I don't have access to this specific monitor, so I can't tell you.
It most likely be more accurate, how much ? I can't tell you exactly.
At minimum I believe the average dE2000 will be 0.5 better than the calibrated MBP monitor.

The NEC monitors that are wide-gamut are the PA272W (27") and the PA322UHD (32"). I don't believe the monitors you reviewed go beyond the sRGB color space, so they aren't really "wide-gamut".

You are right, got older ea244wmi and it's 100% sRGB but only about 80% Adobe RGB:/ IMHO good for web/graphic design and maybe entry level photography but not for professional (colour sensitive) work. BTW spyder and it's software can do as much as profiling the display which is not exactly same as calibration;)

I was looking at this and realised that many people has misconceptions about what calibration and profiling is.
First the reason why we use hardware for measuring the colours and contrast of a monitor is that the eye is not consistent enough to make a judgement call for the strength of a certain color or density hence the reason we are using Colorimeters or Spectrophotometers.
A colorimeter is the simpler (cheaper) type that can not profile a reflective surface accurately (yes I know there are exceptions) One of the chief reasons being that they can not measure metamerism (the reaction of color under different lights).
For monitors such as CRT or LCD/LED they are usually very sufficient and the ones we can see in these forums discussed such as Spyder, Colormunki or the Xrite i1DisplayPro that is currently my favourite are very capable machines and the best thing is that they are a lot cheaper then a spectrophotometer.
There are not that many hardware options other the Xrite and Datacolor today and the ones that comes with different manufacturers are usually same hardware and the with a limited software that will allow it to measure that monitor of that system.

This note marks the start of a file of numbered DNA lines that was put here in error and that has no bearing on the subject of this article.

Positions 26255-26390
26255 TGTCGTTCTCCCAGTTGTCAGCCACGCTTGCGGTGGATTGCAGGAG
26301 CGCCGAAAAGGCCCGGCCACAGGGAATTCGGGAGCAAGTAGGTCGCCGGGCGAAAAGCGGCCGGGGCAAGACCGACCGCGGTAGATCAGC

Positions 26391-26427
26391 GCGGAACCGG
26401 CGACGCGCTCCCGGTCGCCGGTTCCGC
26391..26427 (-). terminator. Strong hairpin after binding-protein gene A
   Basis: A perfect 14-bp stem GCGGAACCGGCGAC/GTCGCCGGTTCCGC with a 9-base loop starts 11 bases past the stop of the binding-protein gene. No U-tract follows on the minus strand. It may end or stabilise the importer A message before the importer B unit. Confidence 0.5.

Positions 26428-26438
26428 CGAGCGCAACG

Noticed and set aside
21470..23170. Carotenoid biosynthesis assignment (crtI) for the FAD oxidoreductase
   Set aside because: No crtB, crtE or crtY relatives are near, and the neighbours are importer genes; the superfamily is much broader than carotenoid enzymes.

For anyone that is interested I very strongly recommend trying out the other software though because for example the applications from Coloreyes and Basiccolor are way superior to "canned" applications from the manufacturers.
And now when that is covered we get down to basics.
First the act of Calibration is to ensure that your monitor is set to a standard that is the most common in your business and many people will disagree about what is the correct settings but a big majority who works for printed material will try to have the setting of 120 Candela i.e. the strength (amount) of the light will shine in your face when working (personally I have slowly moved to a standard of 100-110 candela but that is my preference).
The gamma setting is usually 2.2 unless your software will allow for a L gamma that is a linear curve that in practical terms allow for a touch of more shadow detail.
And the white point of the monitor is usually native i.e. the color of the whitest light that the monitor can display.
The danger of not using native and using a budget monitor is usually present in magenta in the highlights (in my experience very common on iMacs and cinema displays and of course MPB)
Now that is Calibration and this can be edited after personal preferences and business standards but this general settings above is basic and will put you in a safe middle of the road.
All these settings are usually being checked by your hardware prior to creating the profile.
Next then is Profiling.
To profile a monitor is to measure the quality and strength of the colours that is being displayed and this is being done by the software flashing different lights and colours to the attached hardware and it will the create a profile for your unique monitor according to the chosen calibration.
It will then create an ICC profile and save it to your system and usually ask system preferences to use this as the default profile for all color managed software being used by the computer.
This ICC profile should never be mixed up with sRGB, AdobeRGB or ProPhotoRGB that are basically work profiles that will allow you to use a certain amount of colours when you are editing your images and the amount and placement of colours the contain is being called the gamut of the ICC profile.
sRGB being the smallest and what is usually being referred to as the web profiles because if it looks ok in SRGB it will look ok in most other monitors as well, it is also safe because it will by the shape and of the limits to the colours it can display it sort adds a bit of color contrast to the image that many people find pleasing.
AdobeRGB is the one being pushed by Adobe (sic) as a profile to use for professional use and it has a larger gamut then sRGB and allows for more editing ProPhotoRGB is arguably the biggest gamut of work profiles and will allow for a whole lot more colours.